Kyiv Insists on Revision of Gas Contract with Russia

Ukrainian Party of Regions leader Viktor Yanukovych

Ukraine has launched talks to revise the January 2009 gas contract with Russia according to which the base price was hiked from $179 to $450 per 1,000 cubic meters of gas. Kyiv hopes the contract will be revised by the end of the summer. Ukraine’s ruling Party of Regions cannot afford high domestic gas prices ahead of the October 2012 parliamentary elections as its popularity is crumbling, hence the rapid revision of the contract. President Viktor Yanukovych is ready to pay for Russian gas in rubles but he is not willing to secure cheaper gas by joining the Moscow-dominated Customs Union. Kyiv is also apparently trying to play on differences between Russian President Dmitry Medvedev and Prime Minister Vladimir Putin ahead of next year’s Russian presidential elections.   
Ukrainian leaders told Putin on his recent visit to Kyiv that the gas contract had to be revised. At the same time, Putin’s invitation for Ukraine to join the customs union of Russia, Belarus and Kazakhstan was ignored (EDM, April 22). Yanukovych confirmed in an interview with the Wall Street Journal on April 26, that he preferred a free trade deal, which Ukraine is negotiating with the European Union, to the Customs Union. Moreover, he dismissed Putin’s comments that Ukraine would earn an additional $6.5 billion to $9 billion per annum if it joined the Customs Union as empty talk. At the same time, Yanukovych said it should be possible to pay for Russian gas in rubles if Russia “applied a lowering coefficient to the price of gas.” He made it clear this was a concession offered to Russia (Interfax-Ukraine, April 21). Yanukovych spoke one day after Putin’s announcement to the Russian Duma that Ukraine wanted to pay for gas in rubles, rather than US dollars as has been the case thus far.  
Ukrainian Prime Minister Mykola Azarov persuaded Putin to send his deputy Igor Sechin to Kyiv in order to check why the contracts “did not suit Ukraine,” as Putin put it. Sechin arrived in Kyiv on April 19, but nothing has been reported about the results of his meeting with Ukrainian officials. Apparently there was no tangible result, as Putin had rejected any revision of the contract ahead of Sechin’s trip, saying that the contract simply had to be adhered to (Nezavisimaya Gazeta, April 20). By contrast, some progress was reportedly achieved with Medvedev’s team. According to the sources of the Ukrainian weekly newspaper Zerkalo Nedeli, during his visit to Kyiv on April 26, Medvedev agreed to discuss the contract formula that would base the price for Ukraine on international oil prices (Zerkalo Nedeli, April 27). Such a formula, at a time when oil prices are rising, is expected to cause the price for Ukraine to jump from the current $293 per 1,000 cubic meters of gas to as much as $340 by the end of 2011—even with the discount which Ukraine secured last year in exchange for allowing the Russian Black Sea Fleet to stay in Sevastopol until 2042.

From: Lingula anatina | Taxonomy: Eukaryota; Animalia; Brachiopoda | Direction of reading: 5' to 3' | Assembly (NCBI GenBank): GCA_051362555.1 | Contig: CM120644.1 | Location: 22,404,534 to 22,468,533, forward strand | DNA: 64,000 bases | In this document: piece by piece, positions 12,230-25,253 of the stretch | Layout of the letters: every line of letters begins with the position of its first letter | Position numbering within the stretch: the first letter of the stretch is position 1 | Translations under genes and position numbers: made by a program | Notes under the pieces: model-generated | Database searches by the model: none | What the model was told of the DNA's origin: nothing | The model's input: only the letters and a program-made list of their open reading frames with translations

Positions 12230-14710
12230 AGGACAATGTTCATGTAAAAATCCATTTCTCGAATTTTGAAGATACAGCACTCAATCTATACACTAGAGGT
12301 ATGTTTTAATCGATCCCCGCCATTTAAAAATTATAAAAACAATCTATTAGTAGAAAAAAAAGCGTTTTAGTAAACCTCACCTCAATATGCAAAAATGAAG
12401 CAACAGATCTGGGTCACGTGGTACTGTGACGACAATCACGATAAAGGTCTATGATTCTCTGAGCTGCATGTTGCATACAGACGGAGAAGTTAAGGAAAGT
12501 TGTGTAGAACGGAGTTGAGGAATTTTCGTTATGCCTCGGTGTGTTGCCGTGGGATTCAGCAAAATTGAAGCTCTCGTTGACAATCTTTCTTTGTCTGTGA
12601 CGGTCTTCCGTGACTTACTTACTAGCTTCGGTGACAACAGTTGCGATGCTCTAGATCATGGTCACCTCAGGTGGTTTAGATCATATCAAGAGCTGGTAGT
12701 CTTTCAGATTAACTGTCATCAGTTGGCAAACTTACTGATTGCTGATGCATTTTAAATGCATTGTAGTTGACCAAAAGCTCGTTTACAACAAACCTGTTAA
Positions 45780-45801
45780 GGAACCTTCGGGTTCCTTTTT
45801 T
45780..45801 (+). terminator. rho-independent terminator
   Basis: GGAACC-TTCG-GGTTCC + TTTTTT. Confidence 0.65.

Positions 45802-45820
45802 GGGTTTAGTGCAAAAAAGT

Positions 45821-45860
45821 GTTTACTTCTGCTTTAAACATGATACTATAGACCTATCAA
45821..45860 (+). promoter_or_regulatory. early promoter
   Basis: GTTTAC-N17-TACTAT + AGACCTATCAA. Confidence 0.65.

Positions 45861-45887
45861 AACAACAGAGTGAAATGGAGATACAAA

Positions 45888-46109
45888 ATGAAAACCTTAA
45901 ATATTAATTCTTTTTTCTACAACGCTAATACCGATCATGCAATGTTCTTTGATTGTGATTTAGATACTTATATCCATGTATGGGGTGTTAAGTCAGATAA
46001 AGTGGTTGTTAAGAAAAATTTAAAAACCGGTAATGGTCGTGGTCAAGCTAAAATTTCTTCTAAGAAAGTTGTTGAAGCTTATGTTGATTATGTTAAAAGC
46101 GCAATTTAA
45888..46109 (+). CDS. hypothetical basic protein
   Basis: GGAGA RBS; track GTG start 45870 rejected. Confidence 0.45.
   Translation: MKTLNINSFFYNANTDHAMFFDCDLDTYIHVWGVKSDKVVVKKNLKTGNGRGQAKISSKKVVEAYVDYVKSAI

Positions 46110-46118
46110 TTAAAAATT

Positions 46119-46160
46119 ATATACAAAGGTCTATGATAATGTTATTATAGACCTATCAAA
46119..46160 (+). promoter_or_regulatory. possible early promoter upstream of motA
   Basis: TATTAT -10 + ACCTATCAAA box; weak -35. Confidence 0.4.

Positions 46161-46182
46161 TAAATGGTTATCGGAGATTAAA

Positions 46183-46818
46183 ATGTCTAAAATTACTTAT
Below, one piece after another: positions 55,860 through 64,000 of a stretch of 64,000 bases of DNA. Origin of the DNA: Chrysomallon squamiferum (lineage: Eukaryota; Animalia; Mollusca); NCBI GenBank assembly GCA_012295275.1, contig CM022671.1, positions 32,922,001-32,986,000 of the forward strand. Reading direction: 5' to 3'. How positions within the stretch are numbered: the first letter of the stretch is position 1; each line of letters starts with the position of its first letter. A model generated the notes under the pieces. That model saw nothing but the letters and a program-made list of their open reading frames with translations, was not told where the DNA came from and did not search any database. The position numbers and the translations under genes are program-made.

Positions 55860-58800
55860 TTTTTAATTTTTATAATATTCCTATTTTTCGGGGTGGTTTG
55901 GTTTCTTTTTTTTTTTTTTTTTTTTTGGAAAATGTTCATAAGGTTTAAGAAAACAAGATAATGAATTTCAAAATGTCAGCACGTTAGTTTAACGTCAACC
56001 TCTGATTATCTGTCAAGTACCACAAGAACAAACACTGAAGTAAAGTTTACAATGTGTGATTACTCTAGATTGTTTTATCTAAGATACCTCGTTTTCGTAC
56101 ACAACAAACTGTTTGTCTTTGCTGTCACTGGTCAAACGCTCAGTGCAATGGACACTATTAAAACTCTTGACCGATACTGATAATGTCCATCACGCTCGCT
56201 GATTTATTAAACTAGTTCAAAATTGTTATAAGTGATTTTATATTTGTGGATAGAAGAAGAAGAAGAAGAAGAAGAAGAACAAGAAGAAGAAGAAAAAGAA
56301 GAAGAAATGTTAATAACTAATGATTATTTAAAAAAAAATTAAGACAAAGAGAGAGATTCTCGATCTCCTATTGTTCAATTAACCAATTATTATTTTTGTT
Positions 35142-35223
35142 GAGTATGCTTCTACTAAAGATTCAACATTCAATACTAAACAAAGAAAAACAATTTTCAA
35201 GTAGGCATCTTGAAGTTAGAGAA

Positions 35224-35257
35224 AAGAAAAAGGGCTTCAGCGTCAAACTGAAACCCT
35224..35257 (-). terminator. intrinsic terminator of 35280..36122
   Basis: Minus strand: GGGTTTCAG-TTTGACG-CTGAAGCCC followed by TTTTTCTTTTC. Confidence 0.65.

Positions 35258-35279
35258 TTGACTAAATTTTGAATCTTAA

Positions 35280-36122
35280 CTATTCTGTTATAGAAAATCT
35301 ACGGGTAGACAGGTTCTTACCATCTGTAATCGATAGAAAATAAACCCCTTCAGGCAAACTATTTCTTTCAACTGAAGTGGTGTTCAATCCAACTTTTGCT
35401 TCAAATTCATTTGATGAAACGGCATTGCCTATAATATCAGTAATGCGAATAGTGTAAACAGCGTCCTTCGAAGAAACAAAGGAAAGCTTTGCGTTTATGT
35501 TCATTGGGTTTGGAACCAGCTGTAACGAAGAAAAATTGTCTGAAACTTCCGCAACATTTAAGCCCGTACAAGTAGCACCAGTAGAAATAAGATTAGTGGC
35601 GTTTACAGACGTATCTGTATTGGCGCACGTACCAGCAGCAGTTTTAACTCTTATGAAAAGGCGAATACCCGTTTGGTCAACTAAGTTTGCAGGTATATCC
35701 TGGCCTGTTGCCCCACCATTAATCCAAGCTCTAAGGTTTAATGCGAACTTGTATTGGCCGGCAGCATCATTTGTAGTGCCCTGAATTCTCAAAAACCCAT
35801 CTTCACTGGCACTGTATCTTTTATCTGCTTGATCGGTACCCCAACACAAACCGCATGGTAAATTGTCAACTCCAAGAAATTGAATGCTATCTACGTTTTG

Following the agreement with Medvedev, talks to settle the gas price dispute were started on April 28, when Ukrainian Energy Minister Yury Boyko arrived in Moscow to meet with Gazprom’s CEO Aleksey Miller. The formal start of the talks, according to Zerkalo Nedeli’s sources, means that if no compromise is reached by the end of May, Ukraine will be entitled to dispute the 2009 contract in a Swedish court according to the contract’s provisions. In particular, the contract may be invalidated if it is proved that it was concluded under pressure or as a result of fraud (Zerkalo Nedeli, April 28). Ukrainian prosecutors started preparing the basis for litigation with Gazprom by charging former Prime Minister Yulia Tymoshenko with exceeding her authority when she instructed the Naftohaz Ukrainy national oil and gas company to conclude the contract and by opening a criminal case against the then CEO of Naftohaz Oleg Dubyna (EDM, April 22).
Boyko said a new gas contract would be concluded by the end of summer 2011. He pledged to do his utmost to achieve this and confirmed that a lawsuit might be an option, although he insisted that an agreement should be reached without courts. Boyko added that if either Kazakhstan or Uzbekistan offered cheaper gas Ukraine would buy it from them (Inter TV, April 29). It is not clear how this can be achieved given that it is currently impossible for Ukraine to buy gas from Central Asia without Russian mediation. The Ukrainian billionaire Dmytro Firtash, a long-term partner of Gazprom, may be involved at some point. Firtash’s Ostchem Group started buying gas from Central Asia for its Ukrainian chemical factories this past April.
On Ukraina TV on May 1, Azarov insisted that Russia would have to agree to revise gas prices. Again, he did not specify how this may be achieved, saying only that expensive gas for Ukraine did not correspond with the spirit of strategic partnership between the two nations and that Boyko’s talks with Miller on April 28 were “constructive.” Like Boyko, Azarov said that a lawsuit against Russia would only be the last resort.